But a bigger, more confident part of me is really glad I had that experience. Foremost, everything I've gone through has shaped me. I mean, I hid in the freaking bathroom during lunch for the first two weeks of my freshman year of high school. I never got up to sharpen my pencil because I was scared people would talk about me. I couldn't even eat in front of people because I was so overwhelmingly self-conscious. I remember getting so sick at cross country practice because I ran four or five miles on an empty stomach.
Now, I look back and cringe at the ridiculousness because I've grown so much since then. Sure, I still have my quirks and I'm sure a year from now I'll write an article about what a weirdo Freshman Julia was. But I can tell who had the same experience as me. I can tell who was lonely in high school because they talk to the kids on my floor that study by themselves. I can tell who was afraid of speaking up because they listen so well. I can tell who was without a friend group because they stand by me when others don't. I can tell who hated high school, because it's obvious that they've never been as happy as they are now.
My dislike for high school, while inconvenient for this summer, might be one of the best things to happen to me. I learned how to overcome my fears, how to be independent, and how to make myself happy. I never belonged in high school, and that's why I will never take for granted where I belong here at Rutgers.
So maybe I don't have any prom pictures with a bunch of colorful dresses in a row, and maybe I didn't go to as many football games as I should have. Maybe I would've liked pep rallies, and maybe I missed out on senior week at the beach. But if I had experienced high school differently, I wouldn't be who I am today.
I wouldn't pinch myself daily because I still can't believe how lucky I am to have the friends that I do.
I wouldn't smile so hard every time I come back from class and hear my floormates calling me from the lounge.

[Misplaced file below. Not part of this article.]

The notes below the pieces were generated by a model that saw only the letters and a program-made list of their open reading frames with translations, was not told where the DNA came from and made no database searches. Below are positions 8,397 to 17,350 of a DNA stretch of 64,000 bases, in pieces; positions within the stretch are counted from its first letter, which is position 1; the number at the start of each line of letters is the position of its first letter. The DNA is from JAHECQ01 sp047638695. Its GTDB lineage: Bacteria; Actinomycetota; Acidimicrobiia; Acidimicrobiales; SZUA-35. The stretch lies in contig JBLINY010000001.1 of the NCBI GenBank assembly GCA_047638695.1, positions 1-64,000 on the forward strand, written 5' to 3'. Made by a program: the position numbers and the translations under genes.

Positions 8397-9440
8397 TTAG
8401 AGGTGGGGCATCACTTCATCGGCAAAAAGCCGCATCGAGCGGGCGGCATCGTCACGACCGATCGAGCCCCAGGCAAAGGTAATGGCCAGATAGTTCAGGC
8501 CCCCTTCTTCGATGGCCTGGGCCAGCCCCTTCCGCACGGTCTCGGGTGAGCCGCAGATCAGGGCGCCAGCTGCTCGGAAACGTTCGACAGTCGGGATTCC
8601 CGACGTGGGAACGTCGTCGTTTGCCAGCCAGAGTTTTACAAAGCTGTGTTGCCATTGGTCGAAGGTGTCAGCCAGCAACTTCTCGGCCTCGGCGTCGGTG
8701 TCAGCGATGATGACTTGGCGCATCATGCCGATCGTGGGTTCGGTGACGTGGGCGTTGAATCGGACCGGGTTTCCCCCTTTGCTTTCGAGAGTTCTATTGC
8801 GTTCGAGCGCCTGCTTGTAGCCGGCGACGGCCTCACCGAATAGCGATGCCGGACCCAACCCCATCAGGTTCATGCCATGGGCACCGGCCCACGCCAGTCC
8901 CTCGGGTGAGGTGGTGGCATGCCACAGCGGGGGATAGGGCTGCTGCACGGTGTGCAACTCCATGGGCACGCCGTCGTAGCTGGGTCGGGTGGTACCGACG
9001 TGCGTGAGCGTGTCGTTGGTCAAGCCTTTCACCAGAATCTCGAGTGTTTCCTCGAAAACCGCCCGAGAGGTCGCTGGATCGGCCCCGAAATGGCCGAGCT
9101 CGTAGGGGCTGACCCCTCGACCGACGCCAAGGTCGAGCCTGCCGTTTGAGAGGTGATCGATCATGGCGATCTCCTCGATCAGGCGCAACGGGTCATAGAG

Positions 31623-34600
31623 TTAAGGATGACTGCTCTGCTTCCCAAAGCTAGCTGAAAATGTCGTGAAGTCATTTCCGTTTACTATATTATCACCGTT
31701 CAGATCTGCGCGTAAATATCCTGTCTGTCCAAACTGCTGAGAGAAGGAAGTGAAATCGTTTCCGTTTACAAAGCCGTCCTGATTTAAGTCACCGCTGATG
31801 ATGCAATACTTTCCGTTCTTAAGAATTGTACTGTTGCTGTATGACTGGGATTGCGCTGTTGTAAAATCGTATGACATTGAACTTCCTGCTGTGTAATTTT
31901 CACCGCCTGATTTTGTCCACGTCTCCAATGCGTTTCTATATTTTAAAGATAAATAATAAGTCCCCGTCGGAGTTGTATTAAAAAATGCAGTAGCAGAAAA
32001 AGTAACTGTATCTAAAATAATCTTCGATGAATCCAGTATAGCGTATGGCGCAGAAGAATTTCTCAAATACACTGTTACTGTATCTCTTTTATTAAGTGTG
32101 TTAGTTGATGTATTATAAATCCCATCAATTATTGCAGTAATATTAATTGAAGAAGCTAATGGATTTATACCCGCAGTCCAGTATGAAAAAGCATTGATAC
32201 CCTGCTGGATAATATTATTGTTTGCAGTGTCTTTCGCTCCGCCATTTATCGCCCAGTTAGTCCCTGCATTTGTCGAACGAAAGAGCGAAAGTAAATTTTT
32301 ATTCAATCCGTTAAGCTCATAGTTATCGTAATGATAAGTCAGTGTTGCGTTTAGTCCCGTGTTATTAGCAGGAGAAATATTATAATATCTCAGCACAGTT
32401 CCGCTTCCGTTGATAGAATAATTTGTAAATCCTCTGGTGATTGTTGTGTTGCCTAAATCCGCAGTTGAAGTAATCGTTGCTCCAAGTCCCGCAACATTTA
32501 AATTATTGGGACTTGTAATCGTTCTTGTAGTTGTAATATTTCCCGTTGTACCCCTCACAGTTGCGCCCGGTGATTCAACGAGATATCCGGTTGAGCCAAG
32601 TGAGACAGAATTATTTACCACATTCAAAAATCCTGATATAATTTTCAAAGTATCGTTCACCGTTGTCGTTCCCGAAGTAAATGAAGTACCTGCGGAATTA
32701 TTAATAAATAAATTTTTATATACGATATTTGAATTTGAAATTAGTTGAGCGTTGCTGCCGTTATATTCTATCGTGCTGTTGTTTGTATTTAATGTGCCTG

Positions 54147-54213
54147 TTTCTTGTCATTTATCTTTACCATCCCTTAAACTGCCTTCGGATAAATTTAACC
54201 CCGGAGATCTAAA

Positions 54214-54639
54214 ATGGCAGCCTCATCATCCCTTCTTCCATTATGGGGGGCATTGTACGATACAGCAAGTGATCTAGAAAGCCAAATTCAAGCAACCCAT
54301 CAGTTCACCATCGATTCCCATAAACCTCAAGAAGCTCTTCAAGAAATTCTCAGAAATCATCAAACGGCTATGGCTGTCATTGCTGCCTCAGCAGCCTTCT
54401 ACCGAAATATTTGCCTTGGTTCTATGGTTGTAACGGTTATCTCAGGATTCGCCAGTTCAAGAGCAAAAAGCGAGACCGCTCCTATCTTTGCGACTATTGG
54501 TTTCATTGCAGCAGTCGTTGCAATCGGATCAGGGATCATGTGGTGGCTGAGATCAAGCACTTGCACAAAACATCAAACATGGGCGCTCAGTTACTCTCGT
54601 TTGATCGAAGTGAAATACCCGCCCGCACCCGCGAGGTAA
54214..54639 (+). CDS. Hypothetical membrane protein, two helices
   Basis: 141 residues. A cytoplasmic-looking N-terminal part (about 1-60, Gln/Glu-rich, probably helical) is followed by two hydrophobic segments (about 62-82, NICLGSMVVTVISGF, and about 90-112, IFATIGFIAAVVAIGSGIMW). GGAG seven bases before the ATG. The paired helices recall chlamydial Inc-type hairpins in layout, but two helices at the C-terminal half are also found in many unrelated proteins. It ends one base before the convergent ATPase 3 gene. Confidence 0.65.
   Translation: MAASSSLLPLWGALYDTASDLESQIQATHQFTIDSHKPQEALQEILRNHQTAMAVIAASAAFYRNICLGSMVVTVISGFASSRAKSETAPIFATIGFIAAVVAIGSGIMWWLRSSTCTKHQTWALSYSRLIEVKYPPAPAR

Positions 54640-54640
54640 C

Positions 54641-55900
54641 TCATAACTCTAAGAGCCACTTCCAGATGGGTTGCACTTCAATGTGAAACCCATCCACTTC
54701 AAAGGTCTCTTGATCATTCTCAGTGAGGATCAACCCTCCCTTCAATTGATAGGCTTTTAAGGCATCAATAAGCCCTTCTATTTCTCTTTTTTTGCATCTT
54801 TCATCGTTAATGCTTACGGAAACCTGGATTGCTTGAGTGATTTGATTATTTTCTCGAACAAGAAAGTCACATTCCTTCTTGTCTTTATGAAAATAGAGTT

I wouldn't well up when my roommate leaves Famous Amos cookies on my desk before a midterm, or know how to help the girl having a panic attack next to me before a final, or hear my mom tell my dad she's never seen me this happy before.
If I had loved high school, I wouldn't realize how amazing I have it in college. So amazing, in fact, that I never want to go home.
I think that my tree would not be considered Christmas-y if the ornaments are taken off and the lights are kept on. I think to just looks wintry. I am also keeping up decorations that say "let it snow", and I am keeping up any snowman without holly berries or presents in their hands.
The tree looks wintry in my opinion. It looks pretty with the lights and brings the room together. It gives off a warm ambiance, unlike that of fluorescent lighting.
I've taken all ornaments off except for gold snowflakes and I've left the silver tinsel garland on as well as the lights. It looks wintry to me still. I will probably be taking the whole tree down by the end of this month to prepare for Valentine's Day decorating. (Yes, I pretty much decorate my apartment for every holiday—sue me).
There's nothing like coming downstairs and seeing those lights sparkling.
Or coming inside from a dreary, rainy day outside and seeing them light up the room in a calm, warm, and comforting glow.
Or having a bad day, looking up, and seeing them shine.
It sort of makes me upset when I come downstairs and see that someone has unplugged them, to be honest.
I guess they don't see it as I do.
Pretty, twinkling lights forever!